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Author documents Henry Hornbostel’s architectural legacy

Friday, October 18, 2002

Henry Hornbostel’s legacy climbs along the hills of the Carnegie Mellon University campus in Oakland to the peak of the Grant Building, Downtown. It provides a theater for politics at the City-County Building, a resting spot for tired visitors at the Webster Hall hotel in Oakland and a home for families from Squirrel Hill to Monroeville.

“Henry Hornbostel is a man you don’t want to forget,” says Walter C. Kidney, architectural historian from the Pittsburgh History & Landmarks Foundation, and author of the first book on the architect (1867-1961), titled “Henry Hornbostel: An Architect’s Master Touch” (published by the foundation in cooperation with Roberts Rinehart Publishers, $49.95).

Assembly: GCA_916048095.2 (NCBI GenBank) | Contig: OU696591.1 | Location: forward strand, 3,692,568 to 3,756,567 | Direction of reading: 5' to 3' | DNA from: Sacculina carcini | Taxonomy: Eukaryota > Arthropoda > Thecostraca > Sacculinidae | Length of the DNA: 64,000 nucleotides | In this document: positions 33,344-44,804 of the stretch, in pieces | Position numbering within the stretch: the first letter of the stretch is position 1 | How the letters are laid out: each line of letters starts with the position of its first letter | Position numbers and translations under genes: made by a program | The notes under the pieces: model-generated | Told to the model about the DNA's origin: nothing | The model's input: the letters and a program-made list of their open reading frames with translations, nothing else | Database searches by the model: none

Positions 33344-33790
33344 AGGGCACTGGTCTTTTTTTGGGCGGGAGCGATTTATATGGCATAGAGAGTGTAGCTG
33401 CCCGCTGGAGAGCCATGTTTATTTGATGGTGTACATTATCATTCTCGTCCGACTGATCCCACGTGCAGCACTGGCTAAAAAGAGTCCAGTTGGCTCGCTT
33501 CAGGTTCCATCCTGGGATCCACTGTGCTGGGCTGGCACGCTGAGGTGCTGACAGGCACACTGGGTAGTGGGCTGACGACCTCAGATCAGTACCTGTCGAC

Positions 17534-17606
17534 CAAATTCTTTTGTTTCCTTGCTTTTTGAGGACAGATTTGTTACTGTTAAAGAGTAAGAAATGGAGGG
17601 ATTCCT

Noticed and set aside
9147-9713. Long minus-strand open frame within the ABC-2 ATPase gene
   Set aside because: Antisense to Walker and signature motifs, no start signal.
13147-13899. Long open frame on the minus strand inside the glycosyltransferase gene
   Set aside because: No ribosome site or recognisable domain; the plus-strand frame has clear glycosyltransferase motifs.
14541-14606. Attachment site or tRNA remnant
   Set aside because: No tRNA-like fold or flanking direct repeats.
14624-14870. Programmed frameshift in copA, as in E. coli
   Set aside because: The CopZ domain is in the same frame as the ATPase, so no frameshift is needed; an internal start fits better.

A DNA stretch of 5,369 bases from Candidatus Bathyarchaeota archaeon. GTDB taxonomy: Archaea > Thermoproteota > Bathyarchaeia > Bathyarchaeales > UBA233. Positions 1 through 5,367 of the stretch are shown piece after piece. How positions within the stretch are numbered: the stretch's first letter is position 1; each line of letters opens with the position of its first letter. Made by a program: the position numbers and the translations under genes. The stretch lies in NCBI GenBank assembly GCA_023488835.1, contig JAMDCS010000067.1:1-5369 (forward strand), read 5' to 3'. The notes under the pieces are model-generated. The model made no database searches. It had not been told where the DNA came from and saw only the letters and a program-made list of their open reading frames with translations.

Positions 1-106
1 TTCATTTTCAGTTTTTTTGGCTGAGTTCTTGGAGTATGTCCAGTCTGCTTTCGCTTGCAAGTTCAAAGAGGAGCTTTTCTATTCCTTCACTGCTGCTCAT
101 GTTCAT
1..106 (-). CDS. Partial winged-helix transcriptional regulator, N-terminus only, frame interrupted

The 272-page volume is the impetus for tours and book signings that will draw attention to the work of an architect whose buildings are Pittsburgh landmarks. It contains 470 illustrations, including 200 color photographs.

Although Hornbostel created buildings and other architectural works throughout the United States, no other city has the same “critical mass” of works by him, says Martin Aurand, architectural archivist at Carnegie Mellon.

According to Kidney, Hornbostel’s 110 works in this area are about half of his total output.

This article appeared in the Pittsburgh Tribune Review. © The Tribune-Review Publishing Co

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